What a year this is going to be. Nothing has happened, no one has said a word, and already Drudge is screaming the news: HILLARY PREDICTS: OBAMA CANDIDACY WILL DIMINISH.
What do you expect her to say: that it’s certain to grow?
The idea behind the piece, which appeared the next day in the New York Times, is that Hillary thinks that Obama’s prospects will diminish as people realize how inexperienced he is in foreign policy.
This is news? If she didn’t think that, why in the world would she be running against him? What else do you say about a charismatic newcomer who was a state senator two years ago?
The only other nugget in the story is that Hillary reportedly views Obama, the first term senator from Illinois, and John Edwards, the former North Carolina senator and vice presidential nominee, to be her two toughest rivals.
Well, since both of them are ahead of her in at least one recent Iowa poll, does it take rocket science to figure out that she might see them as her primary rivals? Particularly when compared with a native son (former Gov. Tom Vilsack) who barely scores in his own state, and a distinguished senior senator, Joe Biden, who has yet to convince anyone that he’s in better shape running this time than 20 years ago, when he was just as smart but younger and hotter (politically speaking) and fared miserably.
Is this what the next year is bound to look like?
In a word, yes.
Hillary the experienced. Obama the fresh face. Hillary of the perfect girlhood. Obama who experimented with drugs. Hillary signs up this aide, Obama that one. Edwards opens an office, Guiliani forms a committee.
These are smart reporters, under pressure for a story about a race people actually care about, but with nothing important to say about it.
How about a debate about issues? How about something about something that matters, like, say, the war in Iraq?
When I started working in presidential politics, more than 25 years ago, it was because I saw campaigns as an occasion for the important issues of the day to be joined. Wasn’t it the 1968 campaign for the presidency that focused the country on the Vietnam war? Campaigns weren’t simply contests to see who had the best organization, but opportunities for real debate. For those who cared about public policy, a campaign was a place to make news and make waves.
The 2008 campaign has already begun, and because the candidates this year are more colorful than usual, literally and figuratively – a woman, a black, a maverick former POW, the hero of 9/11 – and because the incumbent is less popular than usual, it is likely to be covered with greater attention and intensity than most recent outings.
People are already interested, and that means more coverage, earlier on, than in past years. The question is whether the coverage will amount to anything more than the usual political junk. If it’s all inside baseball, all about who said what to whom about nothing, all about which organizer who most people have never heard of signs on with which candidate, then it could be a very long and meaningless two years.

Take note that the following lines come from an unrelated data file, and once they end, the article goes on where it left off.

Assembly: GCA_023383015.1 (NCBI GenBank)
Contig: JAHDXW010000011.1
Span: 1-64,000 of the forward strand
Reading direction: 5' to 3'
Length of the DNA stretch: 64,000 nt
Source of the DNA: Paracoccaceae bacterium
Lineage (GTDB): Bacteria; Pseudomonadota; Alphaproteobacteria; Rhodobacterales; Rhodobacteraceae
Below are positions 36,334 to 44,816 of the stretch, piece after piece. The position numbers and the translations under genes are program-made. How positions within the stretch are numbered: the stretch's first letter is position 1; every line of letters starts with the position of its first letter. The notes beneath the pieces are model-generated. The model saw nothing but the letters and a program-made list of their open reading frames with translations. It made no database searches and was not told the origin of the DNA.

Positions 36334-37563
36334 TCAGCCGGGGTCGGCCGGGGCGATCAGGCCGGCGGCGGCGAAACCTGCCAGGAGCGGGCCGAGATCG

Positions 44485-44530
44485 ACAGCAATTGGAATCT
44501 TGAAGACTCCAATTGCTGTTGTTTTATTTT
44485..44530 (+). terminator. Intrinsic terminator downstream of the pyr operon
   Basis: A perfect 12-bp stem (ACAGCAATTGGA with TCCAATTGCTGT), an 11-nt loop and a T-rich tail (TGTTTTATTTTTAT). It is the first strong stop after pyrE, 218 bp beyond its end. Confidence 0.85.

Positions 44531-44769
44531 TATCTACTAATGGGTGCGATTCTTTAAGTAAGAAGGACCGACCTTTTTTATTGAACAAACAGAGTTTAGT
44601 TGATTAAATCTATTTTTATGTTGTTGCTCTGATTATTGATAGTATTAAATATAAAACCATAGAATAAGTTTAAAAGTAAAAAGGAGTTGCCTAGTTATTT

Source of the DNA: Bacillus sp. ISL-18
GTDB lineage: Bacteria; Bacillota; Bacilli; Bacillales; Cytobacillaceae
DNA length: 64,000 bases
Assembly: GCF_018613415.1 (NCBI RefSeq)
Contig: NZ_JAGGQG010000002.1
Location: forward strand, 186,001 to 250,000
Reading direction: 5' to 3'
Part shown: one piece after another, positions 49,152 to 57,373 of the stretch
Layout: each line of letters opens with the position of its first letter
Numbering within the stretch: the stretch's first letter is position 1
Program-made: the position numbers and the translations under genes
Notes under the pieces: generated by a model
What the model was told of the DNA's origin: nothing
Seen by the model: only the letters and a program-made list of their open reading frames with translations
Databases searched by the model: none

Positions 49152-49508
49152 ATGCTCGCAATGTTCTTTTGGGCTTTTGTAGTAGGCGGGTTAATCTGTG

But there is an alternative. Ideas. Real live ideas.
In these difficult times, people are looking for leadership. With the White House in denial about the state of the war, and the Congress planning parties and little legislative bursts about everything but the war, the campaign trail may be the one place where issues and ideas could actually be discussed.
What would happen if candidates actually said something interesting? What if they actually tried to engage – with each other and with the country – on the issues Congress is so adept at ignoring?
We might actually learn something, about the issues and the candidates. We might have a real campaign.
Until then, just put Hillary and Obama’s name in a headline and you have a story, even if it’s about nothing. Which most of them are.
Susan Estrich is currently the Robert Kingsley Professor of Law and Political Science at the University of Southern California and a member of the Board of Contributors of USA Today. She writes the "Portia" column for American Lawyer Media and is a contributing editor of The Los Angeles Times. She was appointed by the president to serve on the National Holocaust Council and by the mayor of the City of Los Angeles to serve on that city's Ethics Commission.
Estrich's books include the just published "Soulless," "Real Rape," "Getting Away with Murder: How Politics Is Destroying the Criminal Justice System," "Dealing with Dangerous Offenders," "Making the Case for Yourself: A Diet Book for Smart Women" and "Sex & Power," currently a Los Angeles Times bestseller.
She served as campaign manager for Michael Dukakis' presidential bid, becoming the first woman to head a U.S. presidential campaign. Estrich appears regularly on the FOX News Channel.